By Erin Rook, PQ Monthly
The State of Oregon must offer its employees transgender-inclusive healthcare coverage following a landmark settlement in Esquivel v. Oregon, in which Lambda Legal argued on behalf of Alec Esquivel that the 2007 Oregon Equality Act prohibits gender identity-based discrimination in healthcare.
“The settlement in Esquivel v. Oregon is a powerful example of a state recognizing that it must follow its antidiscrimination laws when it comes to the state’s own employees,” says Lambda Legal staff attorney Tara Borellli, who worked on the case. “The legal theory that Lambda Legal raised in ‘Esquivel’ made the case a first-of-its-kind, and I think the state saw the writing on the wall when it settled. There simply is no legitimate reason to deny transgender employees the same kind of medical care that other employees routinely receive.”
The Jan. 14 settlement requires the state to scrap policies excluding diagnoses pertaining to gender identity, medication required for “sexual transformation,” and services related to a “sex change operation.” In addition to making the policy change, the state will also pay Esquivel $36,000.
Esquivel, 44, began the process of filing the lawsuit in late 2008 because he felt discrimination was built into the system. And despite the good intentions and support of the people he worked with as a state law clerk, that discrimination prevented him from accessing medically necessary care.
“I wanted to make people aware and bring current law up to date,” Esquivel says. “It’s kind of just common sense. Most people did not even realize healthcare related to transition was excluded.”
Still, the process of bringing the state’s policies in line with the law — and common sense — took longer than he anticipated.
“I’m surprised it took as long as it did,” Esquivel says. “I really thought it could all fall into place within a year.”
Being at the center of such a high profile lawsuit was challenging for Esquivel, who considers himself an introvert. He says he’s looking forward to having a less public role. Instead, Esquivel will be promoting equality in his new job as a civil rights investigator for the Oregon Department of Human Services.
“I investigate employee complaints of discrimination,” he says. Esquivel started in January, after a stint as a family law attorney with Beth Allen Law. “My job is more of an internal investigative process.”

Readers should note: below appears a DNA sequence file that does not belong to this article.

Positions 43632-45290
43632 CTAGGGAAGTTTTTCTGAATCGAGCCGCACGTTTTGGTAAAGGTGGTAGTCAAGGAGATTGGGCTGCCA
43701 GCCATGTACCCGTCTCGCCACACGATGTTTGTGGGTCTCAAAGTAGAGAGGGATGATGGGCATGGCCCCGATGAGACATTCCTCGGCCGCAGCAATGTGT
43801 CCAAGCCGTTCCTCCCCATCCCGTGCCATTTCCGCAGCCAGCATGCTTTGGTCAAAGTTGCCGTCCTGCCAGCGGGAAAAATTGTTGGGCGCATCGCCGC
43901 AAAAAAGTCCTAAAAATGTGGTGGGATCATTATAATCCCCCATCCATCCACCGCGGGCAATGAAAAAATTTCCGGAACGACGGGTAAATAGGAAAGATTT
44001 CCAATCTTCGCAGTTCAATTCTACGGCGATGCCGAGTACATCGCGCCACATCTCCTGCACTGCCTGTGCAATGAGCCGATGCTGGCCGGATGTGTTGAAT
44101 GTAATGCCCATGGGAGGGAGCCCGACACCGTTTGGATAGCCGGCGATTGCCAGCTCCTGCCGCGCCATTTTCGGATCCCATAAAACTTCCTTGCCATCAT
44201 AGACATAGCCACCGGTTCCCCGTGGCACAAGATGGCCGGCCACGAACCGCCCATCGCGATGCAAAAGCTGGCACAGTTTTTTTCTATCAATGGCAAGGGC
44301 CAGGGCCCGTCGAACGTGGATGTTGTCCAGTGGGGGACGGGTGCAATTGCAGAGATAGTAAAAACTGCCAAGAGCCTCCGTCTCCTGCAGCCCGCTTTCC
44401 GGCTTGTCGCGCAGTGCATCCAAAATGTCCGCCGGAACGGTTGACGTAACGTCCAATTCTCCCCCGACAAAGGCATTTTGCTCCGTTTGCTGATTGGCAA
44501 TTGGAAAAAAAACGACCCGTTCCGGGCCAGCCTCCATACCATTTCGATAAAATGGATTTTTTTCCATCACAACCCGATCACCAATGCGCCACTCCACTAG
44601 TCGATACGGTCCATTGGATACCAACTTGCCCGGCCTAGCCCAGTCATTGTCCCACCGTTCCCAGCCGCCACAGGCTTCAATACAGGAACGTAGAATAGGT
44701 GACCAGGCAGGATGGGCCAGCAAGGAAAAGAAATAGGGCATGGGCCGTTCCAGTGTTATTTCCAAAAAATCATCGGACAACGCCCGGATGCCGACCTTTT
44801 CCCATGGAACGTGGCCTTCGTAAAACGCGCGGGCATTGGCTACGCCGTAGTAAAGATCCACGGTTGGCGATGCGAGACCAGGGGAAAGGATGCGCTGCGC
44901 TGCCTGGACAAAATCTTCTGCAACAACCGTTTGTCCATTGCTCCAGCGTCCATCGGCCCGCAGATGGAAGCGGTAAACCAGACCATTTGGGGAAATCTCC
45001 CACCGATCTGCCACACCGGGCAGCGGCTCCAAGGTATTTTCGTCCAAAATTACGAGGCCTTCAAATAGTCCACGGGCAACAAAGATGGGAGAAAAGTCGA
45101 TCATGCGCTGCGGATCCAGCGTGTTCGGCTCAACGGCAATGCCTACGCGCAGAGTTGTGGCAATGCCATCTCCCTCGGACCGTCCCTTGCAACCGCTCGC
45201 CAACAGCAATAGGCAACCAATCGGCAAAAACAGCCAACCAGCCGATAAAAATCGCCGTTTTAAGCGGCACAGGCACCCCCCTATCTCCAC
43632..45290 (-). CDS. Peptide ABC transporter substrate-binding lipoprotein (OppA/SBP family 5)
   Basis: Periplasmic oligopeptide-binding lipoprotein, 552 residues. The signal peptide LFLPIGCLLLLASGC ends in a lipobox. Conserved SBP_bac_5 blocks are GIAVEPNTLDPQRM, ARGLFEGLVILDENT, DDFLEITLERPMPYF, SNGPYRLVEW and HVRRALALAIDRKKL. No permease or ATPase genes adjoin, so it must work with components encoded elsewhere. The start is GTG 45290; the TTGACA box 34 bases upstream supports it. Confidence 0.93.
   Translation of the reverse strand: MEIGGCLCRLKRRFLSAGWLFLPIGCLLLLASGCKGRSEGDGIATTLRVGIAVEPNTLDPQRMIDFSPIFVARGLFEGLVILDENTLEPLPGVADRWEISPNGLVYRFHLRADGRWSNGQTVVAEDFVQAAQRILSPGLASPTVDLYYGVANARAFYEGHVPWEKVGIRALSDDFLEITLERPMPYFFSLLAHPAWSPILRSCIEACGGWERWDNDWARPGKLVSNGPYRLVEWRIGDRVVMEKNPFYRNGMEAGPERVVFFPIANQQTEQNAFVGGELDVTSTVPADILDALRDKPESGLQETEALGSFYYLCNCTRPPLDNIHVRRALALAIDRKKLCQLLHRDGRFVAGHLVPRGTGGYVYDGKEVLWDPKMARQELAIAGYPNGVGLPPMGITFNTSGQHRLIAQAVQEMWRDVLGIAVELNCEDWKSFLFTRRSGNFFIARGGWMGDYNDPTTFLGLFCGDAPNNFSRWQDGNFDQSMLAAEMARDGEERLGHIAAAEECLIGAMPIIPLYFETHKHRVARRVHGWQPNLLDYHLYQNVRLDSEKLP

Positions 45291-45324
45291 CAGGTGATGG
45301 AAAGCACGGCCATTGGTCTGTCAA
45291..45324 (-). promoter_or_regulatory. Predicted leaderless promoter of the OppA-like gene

Basic Rights Oregon Executive Director Jeana Frazinni applauds Esquivel’s willingness to take the lead and calls the state’s policy change — as well as other recent trans justice victories — a “huge step forward.” The LGBTQ rights organization has made healthcare access for transgender Oregonians a central focus of its work.
“We are grateful that Alec was willing to step forward in such a public way to share his story and inspire change,” Frazzini says. “We need to build a system of healthcare where every Oregonian can access the care they need to live healthy and productive lives. The American Medical Association, the American Psychiatric Association, and even the Internal Revenue Service have affirmed that transgender-inclusive health care is medically necessary. Ending discriminatory exclusions that deny people access to medically necessary care is the right thing to do and reflects Oregon values of fairness.”
The Oregon Insurance Division clarified in December that it is a violation of the 2007 law to engage in anti-trans discriminate in healthcare. TransActive recently announced that the Oregon Health Plan will begin covering gender-related healthcare for children and gender-related mental health services for all ages.
Esquivel encourages trans Oregonians to be bold in asserting their newly-established rights.
“Now, the insurance companies, they have to say: 1) We never ever cover this procedure, or 2) It’s not medically necessary,” he says. “It’s going to take all of us filing for coverage under our insurance products to get it really established and routine.”
Oregon joins a growing number of municipal entities in offering medically necessary healthcare to transgender employees, including Portland, Eugene, Multnomah County, Seattle, and the City and County of San Francisco. The California Insurance Commissioner has also issued guidelines prohibiting private insurers from discriminating against transgender people.
“We’re proud to see Oregon step into the lead on an issue of acute importance for transgender people: equal access to medically necessary care,” Borelli says. “By treating its transgender employees equally, Oregon is lighting the path for other states to follow. Equal insurance coverage for transgender employees has been gaining momentum, and it’s about time. There should be no room for discrimination in the workplace.”
Originally published in PQ Monthly.